Dilfer says Titans rushed Locker into starting role
NFL analyst Trent Dilfer of ESPN said Tuesday that he sees some of himself in Jake Locker, and that the same things that plagued his own NFL career are plaguing the Tennessee Titans' starting quarterback.
The subject came up during Dilfer's visit on "SportsNight" on 102.5 The Game in Nashville when the ex-QB was asked by Locker could look so good on a difficult throw and then miss an easy toss like one to Kenny Britt that could have sealed a Titans win Sunday in Houston. The interview was picked up by TitanInsider.com.
“It’s development. It’s the little things, the craft of the position, the mechanics, the nuances, the eye placement, the rhythm, the tempo. It’s all these things that you can’t really show somebody that hasn’t held the ball in their hands and done it,” Dilfer said. “The greats make it look so easy because they pay such close attention to the little things. I’m passionate about it because I stunk at it - because I was Jake Locker. I could make any throw. I could do the splash play, I had all the ability in the world, and yet I would miss a gimme.”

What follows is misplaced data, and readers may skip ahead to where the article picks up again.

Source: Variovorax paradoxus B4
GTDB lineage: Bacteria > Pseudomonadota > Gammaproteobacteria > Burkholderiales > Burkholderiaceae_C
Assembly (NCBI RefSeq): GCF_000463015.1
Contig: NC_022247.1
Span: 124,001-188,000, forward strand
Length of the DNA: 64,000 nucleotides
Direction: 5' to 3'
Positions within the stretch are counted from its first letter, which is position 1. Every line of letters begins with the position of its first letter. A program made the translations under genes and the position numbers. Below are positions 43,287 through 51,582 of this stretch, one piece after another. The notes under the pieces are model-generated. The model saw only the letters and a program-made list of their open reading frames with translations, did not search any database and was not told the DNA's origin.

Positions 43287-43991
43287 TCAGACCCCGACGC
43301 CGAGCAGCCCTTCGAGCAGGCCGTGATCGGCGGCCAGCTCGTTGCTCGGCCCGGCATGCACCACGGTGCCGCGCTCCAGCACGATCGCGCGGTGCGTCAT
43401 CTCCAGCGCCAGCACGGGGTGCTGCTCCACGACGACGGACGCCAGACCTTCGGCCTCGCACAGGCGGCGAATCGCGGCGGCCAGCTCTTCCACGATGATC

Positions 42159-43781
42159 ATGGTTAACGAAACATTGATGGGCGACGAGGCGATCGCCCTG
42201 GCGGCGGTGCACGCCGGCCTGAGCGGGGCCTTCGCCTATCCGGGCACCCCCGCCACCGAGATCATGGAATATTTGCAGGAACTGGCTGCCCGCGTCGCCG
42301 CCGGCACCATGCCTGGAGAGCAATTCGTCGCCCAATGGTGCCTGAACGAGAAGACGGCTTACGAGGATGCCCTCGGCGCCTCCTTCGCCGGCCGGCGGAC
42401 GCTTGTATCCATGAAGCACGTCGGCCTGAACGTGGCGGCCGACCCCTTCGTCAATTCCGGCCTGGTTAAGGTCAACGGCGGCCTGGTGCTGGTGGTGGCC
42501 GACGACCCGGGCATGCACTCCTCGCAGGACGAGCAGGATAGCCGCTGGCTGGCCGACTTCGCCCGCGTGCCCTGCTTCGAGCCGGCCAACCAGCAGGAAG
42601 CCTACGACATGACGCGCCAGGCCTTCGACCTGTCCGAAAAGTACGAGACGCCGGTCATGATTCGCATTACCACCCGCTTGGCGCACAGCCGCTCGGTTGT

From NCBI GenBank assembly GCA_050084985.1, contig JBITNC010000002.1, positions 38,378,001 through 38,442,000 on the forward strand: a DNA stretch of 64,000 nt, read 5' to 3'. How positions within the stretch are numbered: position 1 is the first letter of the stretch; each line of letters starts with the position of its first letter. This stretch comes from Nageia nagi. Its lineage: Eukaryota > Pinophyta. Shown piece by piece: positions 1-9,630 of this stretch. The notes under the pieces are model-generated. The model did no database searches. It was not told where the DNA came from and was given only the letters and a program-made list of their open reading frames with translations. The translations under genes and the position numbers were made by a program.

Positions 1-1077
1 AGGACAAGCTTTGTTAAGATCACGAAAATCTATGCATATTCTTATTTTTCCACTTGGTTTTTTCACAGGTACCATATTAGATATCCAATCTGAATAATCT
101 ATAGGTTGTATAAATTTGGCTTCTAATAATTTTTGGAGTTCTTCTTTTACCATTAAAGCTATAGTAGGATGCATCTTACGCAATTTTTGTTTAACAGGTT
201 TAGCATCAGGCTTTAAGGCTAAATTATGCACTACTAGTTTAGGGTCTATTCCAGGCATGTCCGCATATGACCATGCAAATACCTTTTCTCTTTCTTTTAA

Dilfer said he didn't realize until late in his career that he needed to pay such close attention to what he termed the "lonely work." He went on to say that because Tennessee inserted Locker as the starter last year, that Locker hasn't had the time to put in that work either.
“Everybody knew he had a ton of talent. He’s a great kid, he’s tough, he’s a leader. He’s everything you want, but he hasn’t yet had enough of the craftsmanship work. He hasn’t gone to the lab and done the lonely work. Not that he hasn’t wanted to, but he’s always been thrown into the fire and asked to play because of his talent,” Dilfer said. “That’s why I think the best thing the Titans could have done was to have built around Matthew (Hasselbeck). He was playing at a high level if he could stay healthy you would have won some games, and Jake could have been there getting the lonely work done, so that when he was asked to play, there was more craft to his game that he could embrace the nuances a little bit more.
“I love Jake. He’s one of my favorite people. I think he’s a great talent and a great kid. I get so frustrated watching him play, because he can make the very difficult look very easy, but he can make the very easy look next to impossible.”
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Terry McCormick covers the Titans for TitanInsider.com